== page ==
At two in the morning in a cabin along the shores of Stuart Lake, I woke with a sucking hollowness in my chest. Was I really going to do this—move north on my own, leaving my teaching job and friends in Vancouver? More importantly, was I going to leave Milan? When the emptiness didn’t recede, I lay in the dark, thinking. I pictured my classroom at Trafalgar Elementary, on the west side of Vancouver, and wondered how my students would have reacted had they seen Yekooche, the school building and the students—the beauty, the starkness, the unkemptness and the abject poverty. I thought about the contrast between my well- equipped and neatly organized classroom, tastefully decorated with student art, and what I had seen at the Portage School. I would have to get rid of everything but the furniture and start anew. What would we do for phys. ed.? There was no gym or even a playground. I would have to recruit an entirely new team of teachers, and that wouldn’t be easy. The next day I would need to start ordering books and poring over résumés.
I tried to lull myself to sleep by picturing Milan’s bulky hands and his kind, loving gaze. Milan had purchased a trendy condominium in Kitsilano, where we had settled into a comfort- able life with a circle of caring friends, the type of friends I could only have dreamed of having in northern Alberta or in Calgary— teachers, a school principal, a physiotherapist, a Guatemalan friend and one who was Rotuman. Weekly dinner parties. Weekend mornings at Granville Island Public Market enjoying coffee and croissants while we listened to buskers were followed by hours of me singing my favourite tunes and accompanying myself on piano or guitar at home. Surely Milan would stick with me through the transition to working and living in Yekooche. He had been so supportive in my university years, through my five years of teaching and through my sorrow when first my sister Debbie died, and then Mother.
Why was I making this drastic change in my life? Was I trying to rebuild my connection with Cree culture after losing my only bridge to it—Mother? Was I trying to get back to my roots, or was it simply more escapism, a distraction to avoid my predicament—a collapsed and diminishing family, sexual confusion, an uncertain future, a constant fear of falling into a downward spiral and losing everything?
Poulourie was my everything.
Pou-lour-ree. These three delicious syllables ruled my life. I was five, and if I ever got my hands on as little as fifteen cents, I would buy poulourie, a fluffy, golden deep-fried ball of dough that was crunchy on the outside and chewy on the inside. I lived in New Grant, a village in the south of Trinidad—or “down South,” as we would say. It sat between wide, muddy rivers full of crocodiles, thick tropical wilderness, and fields upon fields of sugar cane. The yellow-and- brown two-storey building where we learned was called New Grant Anglican School, and it had been established in the year 1900. To the front, there was a paved asphalt area where we played netball, rounders, and hopscotch in our neat uniforms. In the field next to that, we dashed about, made believe, and whenever possible, yelled as loudly as we could.
Next to this field was a small shop of wonders. They sold: pickled red mango, coconut sugar cakes, sticky peppery anchar, and of course, poulourie. It was pretty much neutral in taste, but it was served with spicy mango chutney or sticky sweet tamarind sauce on brown wax paper. Poulourie was my favorite thing.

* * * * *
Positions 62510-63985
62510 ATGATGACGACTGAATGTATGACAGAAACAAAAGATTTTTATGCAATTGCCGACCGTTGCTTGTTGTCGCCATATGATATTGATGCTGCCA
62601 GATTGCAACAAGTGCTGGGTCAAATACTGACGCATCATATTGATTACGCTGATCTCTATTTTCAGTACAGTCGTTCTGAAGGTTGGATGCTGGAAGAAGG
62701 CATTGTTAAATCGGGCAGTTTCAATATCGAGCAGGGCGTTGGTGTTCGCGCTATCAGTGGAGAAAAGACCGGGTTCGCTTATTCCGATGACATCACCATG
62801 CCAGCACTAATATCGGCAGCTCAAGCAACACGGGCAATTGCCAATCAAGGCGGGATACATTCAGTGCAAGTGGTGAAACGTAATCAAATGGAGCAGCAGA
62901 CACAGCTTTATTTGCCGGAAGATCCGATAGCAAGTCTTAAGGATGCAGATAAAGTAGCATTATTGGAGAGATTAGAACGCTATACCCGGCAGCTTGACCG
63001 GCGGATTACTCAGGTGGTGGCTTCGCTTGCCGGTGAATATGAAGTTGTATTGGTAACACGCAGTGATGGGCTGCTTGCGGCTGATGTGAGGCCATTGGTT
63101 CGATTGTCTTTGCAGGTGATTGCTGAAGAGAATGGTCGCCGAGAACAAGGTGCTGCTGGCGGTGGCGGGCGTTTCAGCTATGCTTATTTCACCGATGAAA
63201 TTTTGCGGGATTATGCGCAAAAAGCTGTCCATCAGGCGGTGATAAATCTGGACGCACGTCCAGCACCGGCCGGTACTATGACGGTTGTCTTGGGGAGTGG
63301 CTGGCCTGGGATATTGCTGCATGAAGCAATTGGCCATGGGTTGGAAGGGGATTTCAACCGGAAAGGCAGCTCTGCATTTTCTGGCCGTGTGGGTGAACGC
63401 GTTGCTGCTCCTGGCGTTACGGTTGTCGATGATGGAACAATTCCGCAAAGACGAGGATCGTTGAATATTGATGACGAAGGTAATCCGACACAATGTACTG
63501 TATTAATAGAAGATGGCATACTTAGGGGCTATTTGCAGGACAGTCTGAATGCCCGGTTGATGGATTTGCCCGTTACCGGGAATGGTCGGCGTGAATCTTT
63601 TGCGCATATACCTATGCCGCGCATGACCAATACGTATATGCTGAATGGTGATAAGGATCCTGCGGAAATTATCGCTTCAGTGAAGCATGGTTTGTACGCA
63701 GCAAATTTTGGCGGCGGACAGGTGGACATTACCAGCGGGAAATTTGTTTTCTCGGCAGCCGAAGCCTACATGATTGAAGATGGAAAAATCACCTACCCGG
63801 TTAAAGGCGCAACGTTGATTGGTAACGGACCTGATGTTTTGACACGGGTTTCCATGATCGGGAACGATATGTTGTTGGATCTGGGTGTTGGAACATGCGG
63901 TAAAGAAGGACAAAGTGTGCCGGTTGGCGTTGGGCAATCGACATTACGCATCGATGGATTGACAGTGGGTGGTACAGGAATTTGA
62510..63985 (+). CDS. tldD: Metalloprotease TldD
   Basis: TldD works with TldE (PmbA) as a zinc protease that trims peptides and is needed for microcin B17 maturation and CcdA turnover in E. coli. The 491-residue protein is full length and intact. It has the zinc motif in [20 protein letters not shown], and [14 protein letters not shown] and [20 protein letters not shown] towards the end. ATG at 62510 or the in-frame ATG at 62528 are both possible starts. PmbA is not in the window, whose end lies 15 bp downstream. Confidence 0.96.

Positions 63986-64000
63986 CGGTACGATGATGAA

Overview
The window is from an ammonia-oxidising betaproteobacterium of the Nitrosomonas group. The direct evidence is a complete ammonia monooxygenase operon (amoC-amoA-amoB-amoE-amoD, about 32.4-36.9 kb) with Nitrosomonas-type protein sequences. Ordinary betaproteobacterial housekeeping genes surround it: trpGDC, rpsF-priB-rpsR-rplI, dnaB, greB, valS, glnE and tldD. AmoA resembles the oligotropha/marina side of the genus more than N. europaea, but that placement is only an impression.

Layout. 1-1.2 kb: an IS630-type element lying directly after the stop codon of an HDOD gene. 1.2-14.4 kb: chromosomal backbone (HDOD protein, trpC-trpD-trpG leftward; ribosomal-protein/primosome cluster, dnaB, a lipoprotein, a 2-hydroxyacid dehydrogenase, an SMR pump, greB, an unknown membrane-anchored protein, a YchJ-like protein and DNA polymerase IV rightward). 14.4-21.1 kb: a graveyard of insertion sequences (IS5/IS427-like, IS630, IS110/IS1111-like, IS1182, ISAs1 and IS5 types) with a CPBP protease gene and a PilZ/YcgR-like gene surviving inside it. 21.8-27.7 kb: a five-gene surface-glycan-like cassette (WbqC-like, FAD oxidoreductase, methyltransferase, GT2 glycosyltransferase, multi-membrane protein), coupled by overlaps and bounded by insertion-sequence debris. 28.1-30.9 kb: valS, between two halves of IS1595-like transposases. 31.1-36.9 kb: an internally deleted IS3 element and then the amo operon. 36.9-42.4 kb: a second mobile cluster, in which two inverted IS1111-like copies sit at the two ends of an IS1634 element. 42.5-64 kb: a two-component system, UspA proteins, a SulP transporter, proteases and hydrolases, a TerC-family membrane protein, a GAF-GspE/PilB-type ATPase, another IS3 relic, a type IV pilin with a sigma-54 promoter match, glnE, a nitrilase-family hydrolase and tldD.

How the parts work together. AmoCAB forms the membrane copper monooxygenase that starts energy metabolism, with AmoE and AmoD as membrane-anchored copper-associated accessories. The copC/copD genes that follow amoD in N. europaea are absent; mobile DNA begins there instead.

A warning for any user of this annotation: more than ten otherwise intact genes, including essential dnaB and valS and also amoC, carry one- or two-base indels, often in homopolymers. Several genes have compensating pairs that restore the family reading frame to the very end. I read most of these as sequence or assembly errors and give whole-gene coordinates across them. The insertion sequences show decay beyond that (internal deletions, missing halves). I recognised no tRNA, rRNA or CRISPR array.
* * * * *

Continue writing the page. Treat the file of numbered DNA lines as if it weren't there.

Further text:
One day, I had bought three or four and was fixated on inhaling them while waiting to cross the main road. I was straining not to get any chutney on my khaki uniform. Cars roared by while I stood, my mouth wet with wanting. I was captivated by the mesh pattern inside the dough balls, by the heat of the wax paper and the green mango chutney. Just as I looked up, a twenty-seat maxi taxi passenger van dashed right by my nose. My nostrils burned with diesel. A drunk on the other side of the road staggered backwards, his eyes bulging big, like guavas.
“Yuh go get kill one day!”
In Trini, an alcoholic was a “rumbo.” Everybody drank rum, and I knew from the way big people talked that you never listened to a rumbo.
Still, I finished my poulourie, which was never “poulouries” even if you had several, and looked both ways before crossing to my street: Monkeytown Road, Third Branch. Which at this point was the only place in the universe I knew.
On a day like that, it would have been normal to hear the sound of Miss Excelly’s voice drifting over the tombstones. There was a cemetery on either side of the street, and ours was the first house after the one on the left. Her voice would catch me as soon as I left the junction, drifting like a breeze.
My grandma—we called her Mama, and everyone else called her Miss Excelly—was always singing. When she woke up with the kiskadees, when she was happy and smiling, when she was thoughtful and laughing to herself, or when she went to bed, the bullfrogs as her backup, she sang. Hymns, mostly. About Jesus and salvation and redemption and power. So basically every single song in the Anglican hymnal. “Power in the Blood,” “How Great Thou Art,” “Rock of Ages,” “Abide with Me,” and the draggy one that was her favourite, “Stars in My Crown” which I didn’t really understand then, except I knew it had something to do with getting “stars in my crown … when at evening the sun goeth down … in the mansions of rest.”
What I did know was that her bright eyes and soft face got very strange when she sang this hymn. She would smile with her whole face but have tears in her eyes. Was it possible to be sad and happy at once?
In those moments coming home from school, the world seemed dim and out of focus. Everything hushed. Her voice perfumed the very air. The tall grass across the cemetery leaned in slow motion. Beads of sweat slid down my forehead and tickled my neck. All of creation became her voice calling me home.